Breastfeeding, Parenting, and Infant Attachment Behaviors
Breastfeeding, Infant security attachment, Temperamental dependency, Cognitive development, Mother-infant bond
Objectives Infants and toddlers need secure attachments in order to develop the social competence required to successfully navigate later peer and adult relationships. Breastfeeding is a parenting factor that has been associated with child emotional development—specifically the attachment between children and their mothers. Yet, this link may simply be the result of other parenting behaviors that are associated with breastfeeding. Thus, our objective is to examine whether the link between infant attachment behaviors and breastfeeding endures when accounting for a broad array of in-depth measures of parenting. Methods We use the Early Childhood Longitudinal Study of children from 9 months to 2 years of age collected by the National Center for Education Statistics. Using Ordinary Least Squares regression, data analyses examine the association between the Toddler Attachment Sort-45 (TAS-45) measures of toddler-parent attachment (infant attachment security and temperamental dependency) and breastfeeding practices. We also examine individual items of the TAS-45 to isolate specific attachment behaviors that have the strongest associations with breastfeeding. Results We find an enduring link between children who are predominantly breastfed for six or more months and infant attachment security. However, we find no evidence that breastfeeding is linked to a child’s temperamental dependency. Of the nine items used to examine infant attachment behaviors, we find that breastfed children are rated as having slightly higher scores on two measures (“warm and cuddly,” “cooperative”) and lower scores on one measure (“demanding/angry”). Conclusions for Practice Breastfeeding has an important link to the child’s use of their caregiver as a secure base for exploration and a place of comfort when distressed (infant attachment security). Yet, breastfeeding does not appear to reduce a child’s temperamental dependency or level of clinginess as measured by how demanding, fussy or distressed the child becomes when separated.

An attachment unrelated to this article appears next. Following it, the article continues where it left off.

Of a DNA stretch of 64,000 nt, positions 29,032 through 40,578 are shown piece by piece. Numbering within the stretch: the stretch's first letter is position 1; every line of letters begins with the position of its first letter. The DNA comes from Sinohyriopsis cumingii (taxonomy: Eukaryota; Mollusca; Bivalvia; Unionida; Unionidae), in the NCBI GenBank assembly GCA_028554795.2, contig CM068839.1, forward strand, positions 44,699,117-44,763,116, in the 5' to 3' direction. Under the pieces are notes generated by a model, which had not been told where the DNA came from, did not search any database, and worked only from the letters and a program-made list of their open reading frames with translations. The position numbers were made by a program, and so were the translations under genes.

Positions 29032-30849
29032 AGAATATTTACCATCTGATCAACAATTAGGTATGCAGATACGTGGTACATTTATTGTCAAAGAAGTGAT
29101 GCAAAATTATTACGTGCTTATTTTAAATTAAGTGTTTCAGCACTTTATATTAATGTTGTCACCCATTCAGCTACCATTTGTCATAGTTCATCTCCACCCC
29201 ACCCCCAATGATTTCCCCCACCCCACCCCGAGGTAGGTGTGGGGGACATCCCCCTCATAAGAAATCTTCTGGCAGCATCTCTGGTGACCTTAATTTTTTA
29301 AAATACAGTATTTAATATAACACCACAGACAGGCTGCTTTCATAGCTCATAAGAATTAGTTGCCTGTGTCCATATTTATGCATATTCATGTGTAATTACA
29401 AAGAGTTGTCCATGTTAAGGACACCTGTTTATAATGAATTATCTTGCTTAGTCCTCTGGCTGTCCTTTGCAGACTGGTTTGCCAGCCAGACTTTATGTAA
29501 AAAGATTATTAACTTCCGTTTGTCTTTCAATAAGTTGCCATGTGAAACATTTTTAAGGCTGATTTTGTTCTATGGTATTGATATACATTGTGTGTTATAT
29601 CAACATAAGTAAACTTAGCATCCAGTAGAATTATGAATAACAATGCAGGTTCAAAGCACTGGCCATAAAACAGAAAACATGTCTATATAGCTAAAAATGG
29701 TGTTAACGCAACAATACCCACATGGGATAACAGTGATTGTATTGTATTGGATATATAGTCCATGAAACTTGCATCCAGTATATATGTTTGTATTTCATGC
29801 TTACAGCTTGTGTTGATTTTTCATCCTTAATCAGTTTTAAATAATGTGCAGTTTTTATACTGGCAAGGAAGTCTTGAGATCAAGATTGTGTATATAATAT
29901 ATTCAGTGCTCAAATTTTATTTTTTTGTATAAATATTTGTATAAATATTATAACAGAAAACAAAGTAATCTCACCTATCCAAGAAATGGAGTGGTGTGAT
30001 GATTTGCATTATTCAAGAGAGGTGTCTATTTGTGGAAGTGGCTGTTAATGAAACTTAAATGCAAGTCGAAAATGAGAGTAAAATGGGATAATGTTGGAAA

Original Publication Citation
Gibbs, Benjamin G., Renata Forste, & Emily Lybbert.(Published online ahead of print 31 January 2018). “Breastfeeding, Parenting,and Infant Attachment Behaviors.” Maternal and Child Health Journal.https://doi.org/10.1007/s10995-018-2427-z
BYU ScholarsArchive Citation
Gibbs, Benjamin G.; Forste, Renata; and Lybbert, Emily, "Breastfeeding, Parenting, and Infant Attachment Behaviors" (2018). Faculty Publications. 2774.
Maternal and Child Health Journal
Family, Home, and Social Sciences
© Springer Science+Business Media, LLC, part of Springer Nature 2018